Written by Emily Cook of Sutton, ON
Today, everything is about distraction and immediacy. We can catch up with old friends without ever speaking to them, and we can express our emotions in emojis and gifs. We spend hours scrolling, blankly watching the world without really taking part in it. If something isn’t over in less than two minutes, it better have a really cute cat in it. “Patience” is a word that doesn’t seem to exist anymore.
How does this worldview, of immediacy and distraction, fit into God’s way of doing things?
During Easter, people remember the death of Jesus, and His resurrection three days later. Count them: one, two, three days. If that happened today – the Internet would have forgotten about this “Jesus” character by the time the sun rose Sunday!
Imagine for a second being the disciples left behind. Scripture makes it clear the disciples didn’t really understand what Jesus meant when He said He was coming back. So, it would be fair to assume they freaked out a little when he actually died.
Jesus was buried, using expensive perfumes no less, and to go further, when Jesus appeared to the women at His tomb and they returned to tell the other disciples, Luke says they didn’t believe them, “because their words seemed to them like nonsense” (Luke 24:11).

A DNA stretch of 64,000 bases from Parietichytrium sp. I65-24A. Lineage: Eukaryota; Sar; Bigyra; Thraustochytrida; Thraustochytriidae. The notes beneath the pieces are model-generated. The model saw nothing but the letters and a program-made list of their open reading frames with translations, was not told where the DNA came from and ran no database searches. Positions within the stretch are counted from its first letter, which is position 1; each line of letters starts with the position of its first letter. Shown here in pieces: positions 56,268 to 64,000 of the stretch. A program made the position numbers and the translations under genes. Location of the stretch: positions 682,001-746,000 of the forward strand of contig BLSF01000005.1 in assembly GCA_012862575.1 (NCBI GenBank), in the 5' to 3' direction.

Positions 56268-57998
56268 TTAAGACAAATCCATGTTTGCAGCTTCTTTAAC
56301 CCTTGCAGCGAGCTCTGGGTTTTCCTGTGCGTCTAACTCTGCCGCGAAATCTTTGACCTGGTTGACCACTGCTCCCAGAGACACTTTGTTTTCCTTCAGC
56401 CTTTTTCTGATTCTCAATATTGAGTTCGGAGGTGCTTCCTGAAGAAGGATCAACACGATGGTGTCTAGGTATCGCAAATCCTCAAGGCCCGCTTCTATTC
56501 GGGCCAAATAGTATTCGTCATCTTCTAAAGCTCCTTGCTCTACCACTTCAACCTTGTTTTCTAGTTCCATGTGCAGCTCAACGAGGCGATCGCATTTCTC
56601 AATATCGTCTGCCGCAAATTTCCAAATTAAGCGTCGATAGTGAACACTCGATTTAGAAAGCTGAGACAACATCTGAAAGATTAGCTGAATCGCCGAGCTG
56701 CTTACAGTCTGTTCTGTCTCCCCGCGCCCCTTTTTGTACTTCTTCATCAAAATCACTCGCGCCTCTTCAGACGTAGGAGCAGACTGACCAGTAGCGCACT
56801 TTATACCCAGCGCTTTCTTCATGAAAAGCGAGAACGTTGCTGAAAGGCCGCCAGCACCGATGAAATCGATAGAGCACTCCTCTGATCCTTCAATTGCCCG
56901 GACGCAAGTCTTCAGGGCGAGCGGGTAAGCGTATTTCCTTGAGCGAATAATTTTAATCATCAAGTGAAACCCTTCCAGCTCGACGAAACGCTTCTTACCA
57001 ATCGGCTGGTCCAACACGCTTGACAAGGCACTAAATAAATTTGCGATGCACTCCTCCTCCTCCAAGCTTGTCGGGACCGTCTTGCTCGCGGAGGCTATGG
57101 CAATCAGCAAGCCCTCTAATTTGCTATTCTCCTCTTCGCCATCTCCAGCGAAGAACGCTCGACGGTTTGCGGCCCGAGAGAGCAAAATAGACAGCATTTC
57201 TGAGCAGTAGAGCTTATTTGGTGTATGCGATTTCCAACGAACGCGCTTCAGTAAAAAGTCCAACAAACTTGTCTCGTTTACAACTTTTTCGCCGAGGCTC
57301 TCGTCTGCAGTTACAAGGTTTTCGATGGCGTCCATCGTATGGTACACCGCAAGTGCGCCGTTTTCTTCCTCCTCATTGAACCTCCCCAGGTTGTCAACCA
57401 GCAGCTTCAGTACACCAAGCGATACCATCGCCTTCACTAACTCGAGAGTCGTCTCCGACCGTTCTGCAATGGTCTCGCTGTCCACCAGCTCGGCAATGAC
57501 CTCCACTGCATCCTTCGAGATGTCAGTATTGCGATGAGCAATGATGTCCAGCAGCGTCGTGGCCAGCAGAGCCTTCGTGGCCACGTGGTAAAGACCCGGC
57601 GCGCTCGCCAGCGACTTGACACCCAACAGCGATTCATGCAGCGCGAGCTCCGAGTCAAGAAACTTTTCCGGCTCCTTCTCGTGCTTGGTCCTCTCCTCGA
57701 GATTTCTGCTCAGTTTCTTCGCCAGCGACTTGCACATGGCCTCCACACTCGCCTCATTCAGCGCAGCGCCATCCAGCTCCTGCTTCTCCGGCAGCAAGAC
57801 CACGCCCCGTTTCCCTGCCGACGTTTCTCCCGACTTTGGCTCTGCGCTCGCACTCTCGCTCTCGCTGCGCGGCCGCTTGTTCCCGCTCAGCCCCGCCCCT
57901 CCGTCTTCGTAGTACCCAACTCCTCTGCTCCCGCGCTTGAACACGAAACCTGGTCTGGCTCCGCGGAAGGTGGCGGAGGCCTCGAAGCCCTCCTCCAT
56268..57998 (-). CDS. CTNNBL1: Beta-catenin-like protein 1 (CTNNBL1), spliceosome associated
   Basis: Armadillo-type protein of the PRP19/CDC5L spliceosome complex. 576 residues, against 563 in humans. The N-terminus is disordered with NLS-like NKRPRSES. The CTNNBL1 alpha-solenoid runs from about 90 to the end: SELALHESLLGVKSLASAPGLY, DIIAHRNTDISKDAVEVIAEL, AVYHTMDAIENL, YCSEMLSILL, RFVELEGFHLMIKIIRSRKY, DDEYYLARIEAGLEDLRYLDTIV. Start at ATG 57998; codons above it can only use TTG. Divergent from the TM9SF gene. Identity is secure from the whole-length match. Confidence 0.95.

Clearly they did not think Jesus was going to wake up! Even back then – with Jesus so recently with them – the disciples didn’t have patience. Just like us.
It’s a great example of how God works differently from the way we do.
The beautiful thing about the resurrection story is God fulfilled His promise – Jesus returned from the grave, bringing with Him the hope we now all hold onto.
“…and since we have a great priest over the house of God, let us draw near to God with a sincere heart and with the full assurance that faith brings, having our hearts sprinkled to cleanse us from a guilty conscience and having our bodies washed with pure water. Let us hold unswervingly to the hope we profess, for he who promised is faithful” (Hebrews 10:21-23).
It’s easy to feel God doesn’t answer prayers, or is unfaithful, in a world where we expect to be gratified by the click of a button. But patience means trust, and trust means having faith – faith in a God who fulfills promises.
Jesus could have easily risen from the grave right after entering it – He’s that powerful – but He didn’t. Instead He waited three days. Maybe the purpose in the waiting is to increase faith – or at the very least, to test it.
It’s time our generation learned some patience, and learned to believe in waiting for the good things of God – in His timing.